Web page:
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Some of golf’s biggest names – Tiger Woods and Annika Sorenstam – were among those that participated in a fundraising event for a foundation that assists Native American youth. More than $500,000 was raised during the fourth annual Notah Begay III (NB3) Foundation Challenge, which was held on Aug. 31.

Eight well-known golfers took part in the one-day event, staged at the Atunyote Golf Club, located at the Turning Stone Resort and Casino in Verona, N.Y. The event also attracted about 5,000 spectators. This marked a substantial increase from previous years, which drew between 2,500-3,000 fans.

“It’s a world-class event,” said Crystal Echo Hawk, the director of the NB3 Foundation. “I don’t think there is anything like it in Indian country.”

Begay, the only Native American (Navajo/Pueblo) on the Professional Golf Association (PGA) Tour, started his foundation in 2005. His mission is to fight childhood obesity and type 2 diabetes among Native youth. Begay was thrilled with the success of this year’s challenge.

“It turned out even better than I had anticipated,” he said. “And I have some pretty high standards to begin with.” Begay said he was pleasantly surprised with the number of fans who took in the action.

“We had a tremendous turnout,” he said. “We had 5,000 people to watch eight golfers.”

Besides Woods and Begay, the two other male competitors were PGA Tour players Rickie Fowler and Hunter Mahan. Each of them was paired up with a female player in a best ball competition.
Sorenstam, arguably the greatest women’s golfer of all time, was the biggest attraction among the female players. The Swedish-born Sorenstam won 72 Ladies Professional Golf Association (LPGA) Tour events, before retiring in 2008.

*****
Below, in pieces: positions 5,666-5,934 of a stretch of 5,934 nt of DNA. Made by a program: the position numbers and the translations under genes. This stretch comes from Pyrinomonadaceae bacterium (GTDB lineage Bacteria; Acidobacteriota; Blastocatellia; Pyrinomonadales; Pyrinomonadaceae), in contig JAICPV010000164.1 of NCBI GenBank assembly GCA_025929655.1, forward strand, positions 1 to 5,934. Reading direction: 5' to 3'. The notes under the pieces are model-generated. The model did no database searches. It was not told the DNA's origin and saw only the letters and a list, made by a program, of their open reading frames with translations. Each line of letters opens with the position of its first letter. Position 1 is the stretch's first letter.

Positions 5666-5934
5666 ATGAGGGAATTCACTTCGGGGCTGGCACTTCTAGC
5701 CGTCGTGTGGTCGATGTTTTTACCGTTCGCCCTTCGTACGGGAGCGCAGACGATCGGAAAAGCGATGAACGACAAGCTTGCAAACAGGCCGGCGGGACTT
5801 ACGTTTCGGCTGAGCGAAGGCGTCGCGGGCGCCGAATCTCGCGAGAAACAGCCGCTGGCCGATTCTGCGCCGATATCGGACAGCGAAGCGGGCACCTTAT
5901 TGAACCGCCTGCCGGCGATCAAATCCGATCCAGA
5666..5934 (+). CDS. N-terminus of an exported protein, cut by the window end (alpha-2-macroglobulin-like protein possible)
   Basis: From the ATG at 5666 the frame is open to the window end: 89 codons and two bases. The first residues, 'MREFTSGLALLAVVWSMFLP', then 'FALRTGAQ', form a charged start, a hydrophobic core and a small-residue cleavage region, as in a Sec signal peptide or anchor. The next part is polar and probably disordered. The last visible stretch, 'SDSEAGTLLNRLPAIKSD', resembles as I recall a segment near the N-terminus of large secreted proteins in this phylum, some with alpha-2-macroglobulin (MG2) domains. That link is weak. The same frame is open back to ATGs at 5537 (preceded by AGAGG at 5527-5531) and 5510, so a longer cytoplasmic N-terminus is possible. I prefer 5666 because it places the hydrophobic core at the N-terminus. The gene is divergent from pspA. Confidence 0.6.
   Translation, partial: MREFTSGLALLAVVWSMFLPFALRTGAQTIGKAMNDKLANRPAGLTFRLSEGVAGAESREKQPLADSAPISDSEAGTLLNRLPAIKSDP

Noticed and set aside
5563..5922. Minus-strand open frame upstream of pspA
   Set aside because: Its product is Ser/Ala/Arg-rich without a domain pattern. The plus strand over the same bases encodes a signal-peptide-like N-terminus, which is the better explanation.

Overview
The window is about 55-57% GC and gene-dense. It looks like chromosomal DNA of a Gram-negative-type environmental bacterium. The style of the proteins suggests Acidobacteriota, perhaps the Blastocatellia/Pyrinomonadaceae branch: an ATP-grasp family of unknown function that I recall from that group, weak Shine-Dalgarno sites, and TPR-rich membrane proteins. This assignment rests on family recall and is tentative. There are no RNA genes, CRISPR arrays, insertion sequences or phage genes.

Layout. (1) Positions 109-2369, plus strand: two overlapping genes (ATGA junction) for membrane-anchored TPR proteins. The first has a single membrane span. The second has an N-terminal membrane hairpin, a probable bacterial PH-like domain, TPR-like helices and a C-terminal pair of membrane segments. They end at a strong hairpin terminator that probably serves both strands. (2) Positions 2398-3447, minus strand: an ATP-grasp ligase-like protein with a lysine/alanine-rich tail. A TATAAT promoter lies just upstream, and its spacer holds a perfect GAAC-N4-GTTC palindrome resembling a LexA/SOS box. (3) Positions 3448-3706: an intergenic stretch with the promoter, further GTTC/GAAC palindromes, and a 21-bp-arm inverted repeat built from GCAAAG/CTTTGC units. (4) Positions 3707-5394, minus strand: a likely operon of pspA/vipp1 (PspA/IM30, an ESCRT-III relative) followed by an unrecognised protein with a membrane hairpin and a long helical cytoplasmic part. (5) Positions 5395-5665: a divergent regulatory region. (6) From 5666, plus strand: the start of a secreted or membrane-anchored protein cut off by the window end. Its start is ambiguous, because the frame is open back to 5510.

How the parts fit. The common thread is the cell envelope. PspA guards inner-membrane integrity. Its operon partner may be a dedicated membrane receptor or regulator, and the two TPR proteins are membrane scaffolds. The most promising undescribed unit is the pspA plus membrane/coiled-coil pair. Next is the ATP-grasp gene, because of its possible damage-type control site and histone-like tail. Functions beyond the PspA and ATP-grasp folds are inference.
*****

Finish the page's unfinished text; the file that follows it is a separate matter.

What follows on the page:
Also taking part in this year’s event were three current LPGA players; Cristie Kerr, Natalie Gulbis and Suzann Pettersen. Mahan and Kerr won the event by one stroke, over the duo of Sorenstam and Fowler.

Begay was also rather happy to see the extensive media coverage of the event, which will only help to raise awareness of his foundation. This included a live interview Begay and Woods took part in on CNN, the morning of the event.

He said he’s glad the challenge is not simply seen as a sports event but also a news story which demonstrates that childhood obesity and type 2 diabetes has become an epidemic among Native youth.
Begay is hoping his annual event will continue to grow.

“We will start to look for more tribal partners to get involved with this initiative,” he said.

Besides getting others involved, Echo Hawk is unsure how to upgrade the golf aspects of the event. It’s rather difficult for a fundraising event to attract such big-name athletes as Woods and Sorenstam.

“We’ll be looking to improve the event but I don’t know how,” she said. “Notah though is extremely good at putting things together.”